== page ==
And then in 2015 a holiday miracle happened. Bowling had been cancelled the week between Christmas and New Year’s. “I have no bowling that night, so let’s get married,” Parent told a bemused Bennett.

“He said ‘OK,’” she continued. “There was none of that getting down on one knee stuff.”

Bennett asked if his bride-to-be wanted a ring. “Why would I want a ring? I’ve got my mother’s beautiful ring.”

So, on Dec. 29, 2015, Mark Bennett and Jane Parent tied the knot at Lynn City Hall. “It was snowy and slippery, a messy night,” added Bennett with a laugh. “We got it done, and then we had dinner at the Blue Ox. It was wonderful.

“We came home and then I went to work.”

Was there a honeymoon? The two flash an are-you-serious look. “Jane went to St. John’s with the girls and I went to Americade (Motorcycle Rally) in Lake George, N.Y., with some friends.” They both had a spectacular time.

“Our relationship to each other was sobriety,” added Parent, sharing the couch in their Lynnfield Street home with Bennett and their German shepherd Sheila. “It’s been easy to work things out rationally.”

“We accept a higher power. This, Jane and our life together, is the gift that’s been given to me. … Sometimes it’s been a good gift,” said Bennett with a smirk.

“We had rented in a mobile home park in Peabody for 11 years,” said Bennett. “Jane said ‘We need a house. We need a garage we can put our bikes in.’ I joke that we bought a garage with a house attached.

“Adventures with Jane has been the theme of our relationship,” added Bennett. “My life has been filled with adventures I never could have envisioned. My tendency is to be conservative. I’d fly to San Diego to visit my sister, but not Jane. She researched and planned 16 days on motorcycles all the way to Mexico, and then we rode into San Diego.”

“We’ve been very blessed,” added Parent.

Do they have special Valentine’s Day plans? “Hmmm. Well, there’s no bowling that Tuesday night, so who knows,” said Parent.

Brian and MaryBeth Maes

For years, Brian Maes’ friends had urged him to check out MaryBeth Linehan, a sassy singer from North Billerica. “You two would be perfect together,” they insisted, and they were talking about a romantic partnership rather than a musical one.

Maes, a successful musician in his own right who has played in bands with Peter Wolf, Barry Goudreau and other notables, said “uh, huh” and dragged his feet as men are wont to do.

One evening, his band and her band were rocking the house on different floors at the former Bleachers club in Salem. “I heard her sing and thought, “Wow. She can really sing and she’s beautiful.’ I vividly remember crossing paths with her and her band in the back stairway that bands used at Bleachers.”

Still, Brian did nothing.

A frustrated mutual friend, Lou Spagnola, the bassist in the band Fortune, tried to intervene. One night at the Crackers bar in Beverly, matchmaker Lou approached MaryBeth and asked “Do you want to meet my friend for coffee?” MaryBeth snapped, “What are we, in middle school? No!”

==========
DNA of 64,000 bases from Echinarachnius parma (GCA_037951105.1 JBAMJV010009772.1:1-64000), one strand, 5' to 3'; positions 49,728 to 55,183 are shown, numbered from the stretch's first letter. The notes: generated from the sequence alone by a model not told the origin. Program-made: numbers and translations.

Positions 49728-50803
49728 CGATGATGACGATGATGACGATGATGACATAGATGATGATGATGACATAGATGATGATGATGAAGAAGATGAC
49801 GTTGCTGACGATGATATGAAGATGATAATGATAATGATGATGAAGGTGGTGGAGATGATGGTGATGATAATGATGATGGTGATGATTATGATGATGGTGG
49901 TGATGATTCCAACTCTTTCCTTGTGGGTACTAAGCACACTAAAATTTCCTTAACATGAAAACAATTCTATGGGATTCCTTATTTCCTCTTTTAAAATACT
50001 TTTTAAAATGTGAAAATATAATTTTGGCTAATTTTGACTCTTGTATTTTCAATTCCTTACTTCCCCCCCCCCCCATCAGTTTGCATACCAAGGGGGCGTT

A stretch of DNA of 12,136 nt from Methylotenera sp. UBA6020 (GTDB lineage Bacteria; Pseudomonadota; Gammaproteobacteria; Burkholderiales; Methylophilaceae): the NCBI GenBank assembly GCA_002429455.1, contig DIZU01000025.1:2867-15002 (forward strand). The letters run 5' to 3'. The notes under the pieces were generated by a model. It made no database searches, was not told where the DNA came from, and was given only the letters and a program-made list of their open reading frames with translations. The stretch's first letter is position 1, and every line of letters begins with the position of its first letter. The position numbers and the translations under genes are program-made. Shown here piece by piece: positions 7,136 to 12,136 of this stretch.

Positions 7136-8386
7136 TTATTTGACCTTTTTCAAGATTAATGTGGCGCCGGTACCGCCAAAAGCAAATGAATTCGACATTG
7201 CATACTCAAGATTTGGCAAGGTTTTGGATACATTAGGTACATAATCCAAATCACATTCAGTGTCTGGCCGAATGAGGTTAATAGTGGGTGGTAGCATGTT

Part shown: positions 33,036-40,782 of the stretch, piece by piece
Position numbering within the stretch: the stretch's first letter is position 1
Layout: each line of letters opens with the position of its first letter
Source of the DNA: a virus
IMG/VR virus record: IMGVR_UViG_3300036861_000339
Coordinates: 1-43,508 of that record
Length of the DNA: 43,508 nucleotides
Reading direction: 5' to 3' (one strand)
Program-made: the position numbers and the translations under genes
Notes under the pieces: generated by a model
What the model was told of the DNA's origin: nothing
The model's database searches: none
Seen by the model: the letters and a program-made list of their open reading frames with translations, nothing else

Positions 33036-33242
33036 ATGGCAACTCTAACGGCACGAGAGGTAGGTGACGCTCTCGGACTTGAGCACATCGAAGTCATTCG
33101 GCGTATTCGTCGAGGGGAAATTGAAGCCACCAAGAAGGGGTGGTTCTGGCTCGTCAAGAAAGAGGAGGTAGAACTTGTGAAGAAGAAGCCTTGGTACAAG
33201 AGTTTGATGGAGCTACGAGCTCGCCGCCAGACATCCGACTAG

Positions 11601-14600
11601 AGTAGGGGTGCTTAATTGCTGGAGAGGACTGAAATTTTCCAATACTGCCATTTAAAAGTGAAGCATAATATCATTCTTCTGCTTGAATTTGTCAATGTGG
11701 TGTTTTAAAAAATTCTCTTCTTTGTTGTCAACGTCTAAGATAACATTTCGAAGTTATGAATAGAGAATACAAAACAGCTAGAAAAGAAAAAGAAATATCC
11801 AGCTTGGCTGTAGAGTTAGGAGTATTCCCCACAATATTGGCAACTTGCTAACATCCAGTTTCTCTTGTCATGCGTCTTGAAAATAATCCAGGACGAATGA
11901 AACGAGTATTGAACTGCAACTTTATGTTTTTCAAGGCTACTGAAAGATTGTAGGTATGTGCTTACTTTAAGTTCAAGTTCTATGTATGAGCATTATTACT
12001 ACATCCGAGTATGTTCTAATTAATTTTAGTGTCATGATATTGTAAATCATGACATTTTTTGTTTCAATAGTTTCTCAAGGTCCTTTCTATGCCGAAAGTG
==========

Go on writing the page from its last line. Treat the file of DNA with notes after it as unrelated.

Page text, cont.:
Spagnola eventually got them together. He invited MaryBeth to an open mic night Brian was hosting. They found a table, and Lou walked over to Brian: “I’m going to the bathroom. Go over and make idle chit-chat.” He did. He was smitten.

That was in 2001. “It was magic,” said Maes. “I had to tell myself to calm down, don’t scare her away. The feeling stayed with me for the whole ride home.”

MaryBeth, sitting next to Brian on a couch in the music studio next to their Garfield Avenue home, said she felt the sparks too. Soon after, MaryBeth took voice lessons from Brian; afterward they went for pizza at Prince in Saugus. A bit later she attended a special studio session Brian was doing.

“My closest friends were there. Dennis Tully, Guy Pond, Patty Barkas. All three said ‘Brian, what’s with this girl? You two are amazing together.’ Patty told me to ‘marry that girl and impregnate her immediately.’”

Brian asked MaryBeth on a date. To a middle school production of “The Wizard of Oz” that starred then-11-year-old Annie McNerney, one of his voice students. The man behind the curtain had finally mustered some courage.

“It was a magical first date,” Brian said. “On May 20, 2001,” they sing in unison. They became engaged on Dec. 9, 2002, MaryBeth’s birthday.

“I was determined to propose on her birthday,” said Brian. “I went to the Jewelers Building in Boston. I had the whole thing planned out.” Brian put the ring in his jacket pocket, the one closest to his heart.

They met up and walked to the Frog Pond ice skating rink on Boston Common. Brian was a nervous wreck. “It was wicked cold. I was afraid I was going to lose the ring.” While they were skating, Brian started his well-prepared proposal. “I love you. Things are, um, really good. We’re doing so good.” An inexpert skater approached and nearly ran into them. Brian started again. “We’re doing so good…” MaryBeth said “Yes. We are.”

“I’m about to pop the question,” said Brian, with a laugh, “and this same guy comes toward us yelling ‘Please move. I’m out of control.’”

Brian cleared his throat and started again. “We’re doing so good…” MaryBeth said “Yes. We’re doing so good. What’s wrong with you?”

“What are you doing for the rest of your life? We’re doing so good…” MaryBeth accepted. “It was like ‘Love Story,’” said Brian.

They walked arm-in-arm to the Theater District, saw the musical “Stomp,” ate Thai at Montien and then saw “Blue Man Group.” Afterward, they stopped for a nightcap at the Tam, the quintessential Boston dive bar. The old timers sitting at the bar bought them shots. MaryBeth found a pay phone on the street and called her parents: “ ‘I’m engaged.’ My parents were very excited.”